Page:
The Orchard – by Mary Oliver

I have dreamed
of accomplishment.
I have fed

I have traded
nights of sleep

for a length of work.
Lo, and I have discovered
how soft bloom

turns to green fruit,
which turns to sweet fruit.
Lo, and I have discovered

all winds blow cold
at last,
and the leaves,

so pretty, so many,
in the great, black

packet of time,
in the great, black
packet of ambition,

and the ripeness
of the apple
is its downfall.


The Mower by Georges Seurat

There was never a sound beside the wood but one,
And that was my long scythe whispering to the ground.
What was it it whispered? I knew not well myself;
Perhaps it was something about the heat of the sun,
Something, perhaps, about the lack of sound—
And that was why it whispered and did not speak.
It was no dream of the gift of idle hours,
Or easy gold at the hand of fay or elf:
Anything more than the truth would have seemed too weak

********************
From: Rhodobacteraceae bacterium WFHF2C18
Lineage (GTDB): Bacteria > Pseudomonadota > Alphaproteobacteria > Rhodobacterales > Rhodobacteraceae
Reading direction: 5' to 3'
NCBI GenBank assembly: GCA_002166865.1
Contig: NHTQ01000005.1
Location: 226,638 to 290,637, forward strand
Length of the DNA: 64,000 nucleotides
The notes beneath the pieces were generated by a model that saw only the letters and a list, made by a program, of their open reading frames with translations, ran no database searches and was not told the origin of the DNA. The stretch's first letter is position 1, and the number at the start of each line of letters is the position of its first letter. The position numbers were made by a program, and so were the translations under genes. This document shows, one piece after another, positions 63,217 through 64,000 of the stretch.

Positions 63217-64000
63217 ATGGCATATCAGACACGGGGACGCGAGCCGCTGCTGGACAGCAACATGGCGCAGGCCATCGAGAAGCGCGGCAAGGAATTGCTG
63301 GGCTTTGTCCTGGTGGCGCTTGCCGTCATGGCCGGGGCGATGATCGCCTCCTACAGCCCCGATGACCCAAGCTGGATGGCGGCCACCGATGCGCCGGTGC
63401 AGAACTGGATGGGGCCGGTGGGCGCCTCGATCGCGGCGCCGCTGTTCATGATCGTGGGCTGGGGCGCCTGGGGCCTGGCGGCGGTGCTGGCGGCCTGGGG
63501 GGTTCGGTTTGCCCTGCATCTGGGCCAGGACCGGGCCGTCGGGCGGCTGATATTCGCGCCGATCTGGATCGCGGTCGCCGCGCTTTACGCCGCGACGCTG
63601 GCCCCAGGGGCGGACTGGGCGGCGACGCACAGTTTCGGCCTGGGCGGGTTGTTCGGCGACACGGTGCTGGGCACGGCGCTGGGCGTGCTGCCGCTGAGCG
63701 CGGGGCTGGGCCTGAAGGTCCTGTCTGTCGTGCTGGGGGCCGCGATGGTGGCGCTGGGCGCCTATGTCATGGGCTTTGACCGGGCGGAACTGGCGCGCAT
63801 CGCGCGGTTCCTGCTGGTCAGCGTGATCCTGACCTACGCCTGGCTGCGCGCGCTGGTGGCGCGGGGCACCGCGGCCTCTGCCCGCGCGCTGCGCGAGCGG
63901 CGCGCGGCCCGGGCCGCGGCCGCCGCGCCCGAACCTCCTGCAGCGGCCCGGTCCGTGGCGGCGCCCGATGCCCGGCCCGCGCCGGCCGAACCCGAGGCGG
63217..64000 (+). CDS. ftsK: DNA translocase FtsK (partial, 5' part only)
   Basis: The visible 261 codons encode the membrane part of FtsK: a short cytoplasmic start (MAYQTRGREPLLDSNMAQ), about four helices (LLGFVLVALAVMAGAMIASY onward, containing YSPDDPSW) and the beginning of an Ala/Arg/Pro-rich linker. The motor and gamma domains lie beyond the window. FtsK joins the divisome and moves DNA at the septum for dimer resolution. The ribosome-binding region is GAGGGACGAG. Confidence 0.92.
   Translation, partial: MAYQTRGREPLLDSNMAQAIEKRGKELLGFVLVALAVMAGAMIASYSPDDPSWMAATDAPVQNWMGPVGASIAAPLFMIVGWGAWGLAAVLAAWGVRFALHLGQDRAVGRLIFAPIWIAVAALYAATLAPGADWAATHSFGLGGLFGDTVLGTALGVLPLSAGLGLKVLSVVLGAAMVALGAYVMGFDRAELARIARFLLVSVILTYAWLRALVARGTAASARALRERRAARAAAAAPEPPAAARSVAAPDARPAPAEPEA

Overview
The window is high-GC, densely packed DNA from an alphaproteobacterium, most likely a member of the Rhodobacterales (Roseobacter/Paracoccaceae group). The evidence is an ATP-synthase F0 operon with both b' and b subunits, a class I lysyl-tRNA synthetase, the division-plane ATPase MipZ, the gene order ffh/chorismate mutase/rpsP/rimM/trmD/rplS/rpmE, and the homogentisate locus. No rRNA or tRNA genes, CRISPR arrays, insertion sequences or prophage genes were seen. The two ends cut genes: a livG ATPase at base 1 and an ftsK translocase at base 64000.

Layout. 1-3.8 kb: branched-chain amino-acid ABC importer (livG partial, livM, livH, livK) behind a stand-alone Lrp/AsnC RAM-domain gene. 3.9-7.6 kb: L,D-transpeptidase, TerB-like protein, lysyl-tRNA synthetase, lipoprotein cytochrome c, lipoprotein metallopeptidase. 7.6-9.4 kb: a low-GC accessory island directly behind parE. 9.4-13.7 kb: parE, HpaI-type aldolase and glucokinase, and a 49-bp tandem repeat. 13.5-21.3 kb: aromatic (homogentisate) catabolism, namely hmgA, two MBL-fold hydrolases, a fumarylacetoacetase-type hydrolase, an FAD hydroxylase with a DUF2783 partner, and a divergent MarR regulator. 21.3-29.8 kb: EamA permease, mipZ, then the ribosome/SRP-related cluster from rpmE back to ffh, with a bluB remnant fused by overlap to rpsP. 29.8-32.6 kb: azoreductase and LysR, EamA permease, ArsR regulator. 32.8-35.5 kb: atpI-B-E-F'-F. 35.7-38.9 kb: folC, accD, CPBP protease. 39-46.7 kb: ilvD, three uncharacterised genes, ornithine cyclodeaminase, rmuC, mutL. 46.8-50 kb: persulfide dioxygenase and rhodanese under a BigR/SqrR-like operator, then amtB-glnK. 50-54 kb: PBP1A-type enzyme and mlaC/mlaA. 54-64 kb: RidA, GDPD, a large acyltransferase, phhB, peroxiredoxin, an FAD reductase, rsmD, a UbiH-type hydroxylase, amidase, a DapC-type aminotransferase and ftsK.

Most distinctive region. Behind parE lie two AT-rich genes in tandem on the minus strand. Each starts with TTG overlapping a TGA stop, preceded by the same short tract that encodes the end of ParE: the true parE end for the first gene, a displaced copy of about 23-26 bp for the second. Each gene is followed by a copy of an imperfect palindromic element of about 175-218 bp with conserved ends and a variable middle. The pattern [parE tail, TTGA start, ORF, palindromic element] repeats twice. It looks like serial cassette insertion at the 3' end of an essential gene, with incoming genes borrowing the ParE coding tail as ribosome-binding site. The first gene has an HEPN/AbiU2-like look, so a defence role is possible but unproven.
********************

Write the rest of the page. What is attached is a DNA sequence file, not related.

To the earnest love that laid the swale in rows,
Not without feeble-pointed spikes of flowers
(Pale orchises), and scared a bright green snake.
The fact is the sweetest dream that labor knows.
My long scythe whispered and left the hay to make.

Mowing, by Robert Frost


Spirit Bear by  conwest_john on Flickr.

Spirit Bear by conwest_john on Flickr.


Bears are divided into brown and white, also paws, head and trunk. They have nice snouts and small eyes. They like greediness very much. They don’t want to go to school, but sleeping in the forest — that, yes, very much. When they don’t have any honey, they clutch their heads in their hands and are so sad, so sad, that I don’t know. Children who love Winnie-the-Pooh would give them anything, but a hunter walks in the forest and aims with his rifle between that pair of small eyes.

Bears, from Zbigniew Herbert’s Elegy for the Departure.

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